WORC

Western State Regulators Struggling to Keep up with Radioactive Fracking and Drilling Waste: New Report

Read time: 7 mins

The question of how to handle the toxic waste from fracking and other oil and gas activities is one of the most intractable issues confronting environmental regulators. Not only because of the sheer volume of waste generated nationwide, but also because some of the radioactive materials involved have a half-life of over 1,500 years, making the consequences of decision-making today especially long-lasting.

Every year, the oil and gas industry generates roughly 21 billion barrels of wastewater and millions of tons of solid waste, much of it carrying a mix of naturally occurring radioactive materials, and some of it bearing so much radioactive material that it is not safe to drink or even, on far more rare occasions, to simply have it near you.

BLM Hasn't Performed An Environmental Review of Coal Leasing Program Since 1979

Read time: 4 mins

It has been 35 years since the Bureau of Land Management (BLM) last performed an environmental review of its coal leasing program.

Two environmental groups are suing the BLM to force a review of the program.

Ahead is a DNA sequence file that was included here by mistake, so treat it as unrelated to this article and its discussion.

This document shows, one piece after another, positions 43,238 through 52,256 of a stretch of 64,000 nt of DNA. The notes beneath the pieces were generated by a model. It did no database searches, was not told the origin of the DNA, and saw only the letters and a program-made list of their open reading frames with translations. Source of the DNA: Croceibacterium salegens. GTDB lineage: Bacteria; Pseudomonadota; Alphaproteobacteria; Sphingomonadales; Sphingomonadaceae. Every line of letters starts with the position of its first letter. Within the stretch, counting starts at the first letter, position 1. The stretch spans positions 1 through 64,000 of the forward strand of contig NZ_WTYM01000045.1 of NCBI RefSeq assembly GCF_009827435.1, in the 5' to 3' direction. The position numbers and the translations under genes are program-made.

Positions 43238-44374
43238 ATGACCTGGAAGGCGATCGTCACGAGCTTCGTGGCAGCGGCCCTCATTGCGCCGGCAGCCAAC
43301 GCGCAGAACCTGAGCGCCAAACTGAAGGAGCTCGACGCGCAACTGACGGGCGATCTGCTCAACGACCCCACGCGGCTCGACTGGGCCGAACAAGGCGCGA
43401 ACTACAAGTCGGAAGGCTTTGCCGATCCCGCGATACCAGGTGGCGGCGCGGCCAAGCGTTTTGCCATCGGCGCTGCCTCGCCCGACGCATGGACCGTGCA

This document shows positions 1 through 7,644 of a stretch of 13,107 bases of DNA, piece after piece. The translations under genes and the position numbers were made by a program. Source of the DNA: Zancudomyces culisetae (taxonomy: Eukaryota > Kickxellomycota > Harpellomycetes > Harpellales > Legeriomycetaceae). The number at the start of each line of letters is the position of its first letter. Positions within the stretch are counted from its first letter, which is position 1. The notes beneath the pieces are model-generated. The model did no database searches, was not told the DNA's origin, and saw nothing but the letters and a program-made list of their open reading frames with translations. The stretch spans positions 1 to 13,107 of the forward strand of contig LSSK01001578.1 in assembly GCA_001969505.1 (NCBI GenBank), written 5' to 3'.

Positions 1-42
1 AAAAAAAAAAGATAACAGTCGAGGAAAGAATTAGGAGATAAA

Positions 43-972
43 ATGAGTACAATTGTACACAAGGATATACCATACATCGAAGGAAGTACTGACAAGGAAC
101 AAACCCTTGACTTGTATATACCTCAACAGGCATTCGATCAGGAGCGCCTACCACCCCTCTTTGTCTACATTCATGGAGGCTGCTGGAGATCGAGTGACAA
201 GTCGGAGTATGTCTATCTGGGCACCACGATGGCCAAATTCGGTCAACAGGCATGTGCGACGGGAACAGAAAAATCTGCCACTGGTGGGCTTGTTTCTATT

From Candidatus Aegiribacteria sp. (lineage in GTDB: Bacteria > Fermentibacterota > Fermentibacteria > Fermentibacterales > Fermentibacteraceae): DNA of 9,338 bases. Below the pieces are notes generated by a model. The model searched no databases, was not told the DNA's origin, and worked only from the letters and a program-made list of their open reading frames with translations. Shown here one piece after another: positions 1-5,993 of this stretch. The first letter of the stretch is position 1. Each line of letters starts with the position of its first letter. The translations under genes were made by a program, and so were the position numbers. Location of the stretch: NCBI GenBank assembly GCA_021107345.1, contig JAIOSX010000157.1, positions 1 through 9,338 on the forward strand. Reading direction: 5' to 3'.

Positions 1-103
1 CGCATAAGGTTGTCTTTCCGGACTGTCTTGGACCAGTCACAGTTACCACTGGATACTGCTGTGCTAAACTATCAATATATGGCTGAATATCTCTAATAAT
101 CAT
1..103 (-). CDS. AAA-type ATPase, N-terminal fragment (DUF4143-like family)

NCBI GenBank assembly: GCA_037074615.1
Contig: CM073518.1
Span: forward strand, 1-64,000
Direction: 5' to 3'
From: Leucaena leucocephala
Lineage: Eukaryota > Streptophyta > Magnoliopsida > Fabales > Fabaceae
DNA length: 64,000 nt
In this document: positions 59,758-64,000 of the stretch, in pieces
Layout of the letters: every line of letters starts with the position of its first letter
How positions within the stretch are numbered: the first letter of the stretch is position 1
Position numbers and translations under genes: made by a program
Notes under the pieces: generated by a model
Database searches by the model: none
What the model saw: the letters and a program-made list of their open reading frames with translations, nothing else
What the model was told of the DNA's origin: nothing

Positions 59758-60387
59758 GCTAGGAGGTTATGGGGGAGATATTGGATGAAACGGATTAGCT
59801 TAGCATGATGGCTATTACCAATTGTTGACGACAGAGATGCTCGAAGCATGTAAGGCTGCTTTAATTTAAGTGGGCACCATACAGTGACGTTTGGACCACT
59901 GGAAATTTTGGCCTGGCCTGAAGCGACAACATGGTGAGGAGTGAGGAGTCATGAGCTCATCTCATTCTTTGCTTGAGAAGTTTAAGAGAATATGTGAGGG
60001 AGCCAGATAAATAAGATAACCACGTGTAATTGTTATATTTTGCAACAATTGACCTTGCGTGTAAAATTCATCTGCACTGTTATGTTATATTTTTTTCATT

Given advances in scientific knowledge of the risks posed by mining and burning coal to human health and Earth’s climate made since 1979, the groups argue that the review will “compel the Bureau of Land Management to deliver on its legal obligation to promote environmentally responsible management of public lands on behalf of the citizens of the United States.”

Friends of the Earth and the Western Organization of Resource Councils filed the lawsuit last week in the U.S. District Court for the District of Columbia, naming Secretary of the Interior Sally Jewell and BLM Director Neil Kornze as lead defendants, along with the Department of the Interior and the BLM.

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